Road Design: Why do Indian cities never get it right?

Even cities in developing countries like Sri Lanka have well-designed streets and roads which encourage walking and cycling

 
By Ruchita Bansal
Last Updated: Sunday 07 June 2015

Even cities in developing countries like Sri Lanka have well-designed streets and roads which encourage walking and cycling

After a hectic schedule yesterday, I finally landed in Colombo, Sri Lanka, to attend the integrated conference on Environmentally Sustainable Transport (EST) Forum and Better Air quality. The first thing I observe are the nicely laid out and well lit pavements, proper parking spaces and no encroachments either on the road or in walking spaces. I thought to myself, if the Sri Lankans can why can’t we?

To my surprise, I find most of the decision-making authorities in transportation in India present at the conference. I wondered, what do they really hope to learn from here? Sri Lanka is also a developing nation and so are we, so what really went wrong in India?

Colombo, which is presently hosting the integrated conference on Environmentally Sustainable Transport (EST) Forum and Better Air quality, has well designed and well lit pavements

So, the first thing in the morning I push myself to attend the pre-event session on “Scaling up Sustainable Transport Solutions to Improve Quality of Life in Cities”. I had no idea what they would be discussing but I found the title interesting as “SUSTAINABILITY” is a catchy word. The presentations roll out and then Santhosh Kodukula from International Council for Local Environment Initiatives (ICLEI)  starts his presentation on “Non Motorised Transport or NMT”, another catchy word.

So why do we walk? Who really cycles and why? Why did you stop cycling? If your regular vehicle breaks down what is the alternative option? Well, the answer depends on the region the question is put forth. A person responding from Delhi would say that she would take her other car or maybe hire a taxi, but the same can’t be expected from a person in Germany or Denmark.

Character of old cities tampered

All the old cities in India were designed to be walkable cities, it’s only when they expand the infrastructure and development takes place that we lose the actual character of cities. Bangkok is no different; the city which was once called the Venice of the East took motorisation as a status symbol and now has three storey flyovers.

The NMT share in most of the Indian cities is as high as 30-40 per cent of the traffic but design interventions by city authorities are aimed more at providing ease to car users. So budget and funds is not a problem, but the mindset is. Pedestrians and cyclists are forced to use shady subways and foot over bridges. The fatality rates of vulnerable users have been increasing every year; the air quality is worsening day by day. If this is not enough, we go more insane by banning cyclists on around 175 roads in Kolkata. So what is the real deal here?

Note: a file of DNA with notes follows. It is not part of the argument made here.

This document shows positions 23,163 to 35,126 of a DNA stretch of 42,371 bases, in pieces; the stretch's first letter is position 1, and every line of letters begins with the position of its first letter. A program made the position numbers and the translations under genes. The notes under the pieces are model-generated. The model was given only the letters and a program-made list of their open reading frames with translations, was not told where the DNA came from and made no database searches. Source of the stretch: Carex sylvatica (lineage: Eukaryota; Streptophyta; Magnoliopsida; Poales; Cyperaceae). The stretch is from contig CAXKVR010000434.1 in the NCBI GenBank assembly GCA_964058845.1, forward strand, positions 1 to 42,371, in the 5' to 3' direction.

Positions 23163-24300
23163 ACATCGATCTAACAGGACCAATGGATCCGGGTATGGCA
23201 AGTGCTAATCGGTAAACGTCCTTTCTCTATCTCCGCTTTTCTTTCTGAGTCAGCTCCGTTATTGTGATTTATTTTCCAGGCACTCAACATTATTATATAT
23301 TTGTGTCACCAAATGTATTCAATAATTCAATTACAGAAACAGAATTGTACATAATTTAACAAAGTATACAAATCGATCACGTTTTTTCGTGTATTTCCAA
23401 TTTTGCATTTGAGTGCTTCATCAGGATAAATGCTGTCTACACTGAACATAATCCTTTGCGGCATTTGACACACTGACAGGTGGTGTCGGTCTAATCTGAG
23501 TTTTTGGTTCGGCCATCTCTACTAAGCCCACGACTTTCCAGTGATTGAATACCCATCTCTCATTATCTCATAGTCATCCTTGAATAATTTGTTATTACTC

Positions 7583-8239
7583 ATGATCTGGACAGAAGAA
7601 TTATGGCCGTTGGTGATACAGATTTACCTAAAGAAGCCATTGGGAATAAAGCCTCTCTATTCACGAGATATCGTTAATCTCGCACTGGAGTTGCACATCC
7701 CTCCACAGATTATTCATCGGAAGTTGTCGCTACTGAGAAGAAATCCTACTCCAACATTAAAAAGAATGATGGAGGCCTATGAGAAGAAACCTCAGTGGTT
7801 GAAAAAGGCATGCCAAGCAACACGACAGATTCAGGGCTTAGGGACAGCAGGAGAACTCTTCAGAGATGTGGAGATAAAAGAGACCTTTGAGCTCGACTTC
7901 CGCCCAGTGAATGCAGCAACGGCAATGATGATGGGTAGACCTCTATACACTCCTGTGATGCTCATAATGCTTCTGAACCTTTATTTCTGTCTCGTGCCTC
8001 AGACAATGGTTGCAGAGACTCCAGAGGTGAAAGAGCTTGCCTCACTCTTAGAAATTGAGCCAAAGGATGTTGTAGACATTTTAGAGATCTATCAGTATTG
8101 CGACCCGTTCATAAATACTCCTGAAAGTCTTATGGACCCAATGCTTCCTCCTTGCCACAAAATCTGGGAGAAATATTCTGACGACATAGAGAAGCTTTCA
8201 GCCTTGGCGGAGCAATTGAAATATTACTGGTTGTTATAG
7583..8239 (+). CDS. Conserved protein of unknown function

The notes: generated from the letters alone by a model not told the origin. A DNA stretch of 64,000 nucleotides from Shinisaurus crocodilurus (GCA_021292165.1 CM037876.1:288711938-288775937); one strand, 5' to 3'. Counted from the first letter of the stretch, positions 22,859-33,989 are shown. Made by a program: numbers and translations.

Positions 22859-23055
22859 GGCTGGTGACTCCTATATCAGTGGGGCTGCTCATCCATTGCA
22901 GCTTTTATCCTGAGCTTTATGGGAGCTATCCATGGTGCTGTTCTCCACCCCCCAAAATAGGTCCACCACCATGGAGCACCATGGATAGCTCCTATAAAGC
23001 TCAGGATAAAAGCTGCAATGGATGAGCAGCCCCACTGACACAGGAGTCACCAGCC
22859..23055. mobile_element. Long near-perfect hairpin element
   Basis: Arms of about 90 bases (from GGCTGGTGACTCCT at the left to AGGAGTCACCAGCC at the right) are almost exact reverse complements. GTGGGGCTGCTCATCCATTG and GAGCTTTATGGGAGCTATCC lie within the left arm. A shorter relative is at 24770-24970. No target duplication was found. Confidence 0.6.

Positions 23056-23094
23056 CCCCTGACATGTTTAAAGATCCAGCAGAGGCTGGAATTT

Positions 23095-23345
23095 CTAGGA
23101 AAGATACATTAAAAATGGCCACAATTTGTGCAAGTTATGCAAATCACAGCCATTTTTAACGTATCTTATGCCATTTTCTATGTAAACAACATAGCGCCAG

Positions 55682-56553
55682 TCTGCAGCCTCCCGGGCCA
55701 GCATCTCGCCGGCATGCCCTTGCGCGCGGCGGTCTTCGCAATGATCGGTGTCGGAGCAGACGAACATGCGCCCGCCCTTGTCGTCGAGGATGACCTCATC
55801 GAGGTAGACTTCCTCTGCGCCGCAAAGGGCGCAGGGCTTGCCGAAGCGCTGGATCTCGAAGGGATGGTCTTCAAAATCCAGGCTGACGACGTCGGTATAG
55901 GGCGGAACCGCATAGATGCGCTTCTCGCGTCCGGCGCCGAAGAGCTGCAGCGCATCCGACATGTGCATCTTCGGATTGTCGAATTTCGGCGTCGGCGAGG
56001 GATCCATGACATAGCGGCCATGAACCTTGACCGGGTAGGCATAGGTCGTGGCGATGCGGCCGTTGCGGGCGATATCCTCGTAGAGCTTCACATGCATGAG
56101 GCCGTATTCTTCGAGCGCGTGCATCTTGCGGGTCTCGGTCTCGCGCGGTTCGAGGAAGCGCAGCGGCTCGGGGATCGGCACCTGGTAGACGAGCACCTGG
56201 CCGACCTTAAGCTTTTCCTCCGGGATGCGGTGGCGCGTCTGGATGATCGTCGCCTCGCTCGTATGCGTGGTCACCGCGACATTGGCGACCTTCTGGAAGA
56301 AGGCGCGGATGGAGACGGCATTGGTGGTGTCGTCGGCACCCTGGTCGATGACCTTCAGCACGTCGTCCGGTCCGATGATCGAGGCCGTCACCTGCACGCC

Access ramps for specially challenged people in Colombo

Are we trying to learn from worst examples such as in Manila, where the law enforcement traffic truck used to carry wet cloth and if anybody who is not walking on the pavement was beaten up.

Is a car-oriented city ever healthy or are we becoming the same characters as in “WALL E” where all people had become machines and they never knew the value of healthy and livable cities?

What have other cities done differently?

“In terms of infrastructure, what differentiates advanced cities is not highways or subways but quality sidewalks and cycle ways,” quotes Enrique Penalosa, former Mayor of Bogota, Colombia.

Planning for cycles and NMT is the easiest task and in the same road space the cycles and walkers can carry more people than cars and two wheelers, and they help curb air pollution. No transport project will be complete if you don’t plan for NMT and integration. Anyone and everyone is a pedestrian, a person who drives a car, flies a plane or rides a bicycle ultimately has to walk to reach the final destination so walkers need SPACE.

The five key elements for NMT planning can also be called S.P.A.C.E, which when expanded relates to

  • Safety
  • Priority/Direct routes
  • Accessible/Coherence
  • Comfort
  • Enjoyable/Attractiveness

Safety can be achieved by good road designs with proper speed limits, traffic calming measures and roundabouts. European cities have planned their roads according to the given elements and given road space priorities to pedestrians and cyclists. Houten in Netherlands has not restricted car use but car users take the longest route and the NMT users have the direct route. Copenhagen did a very secretive attack by reducing parking space. Every year they would reduce 3 per cent of parking space and increase 3 per cent of green space, so after 10 years they had reduced 30 per cent of parking space and automatically people shifted to healthier way of living as the green and walking spaces were increasing.

So, ultimately it’s the will of the government to change the way their city or country looks. The Indian transport responsive authorities need to understand that no transport project was/is/will be complete without proper priority for NMT and multi modal integration. We do not always have to look at European or Western country examples, if we look closely at our neighbouring countries and learn to adopt their best practices.

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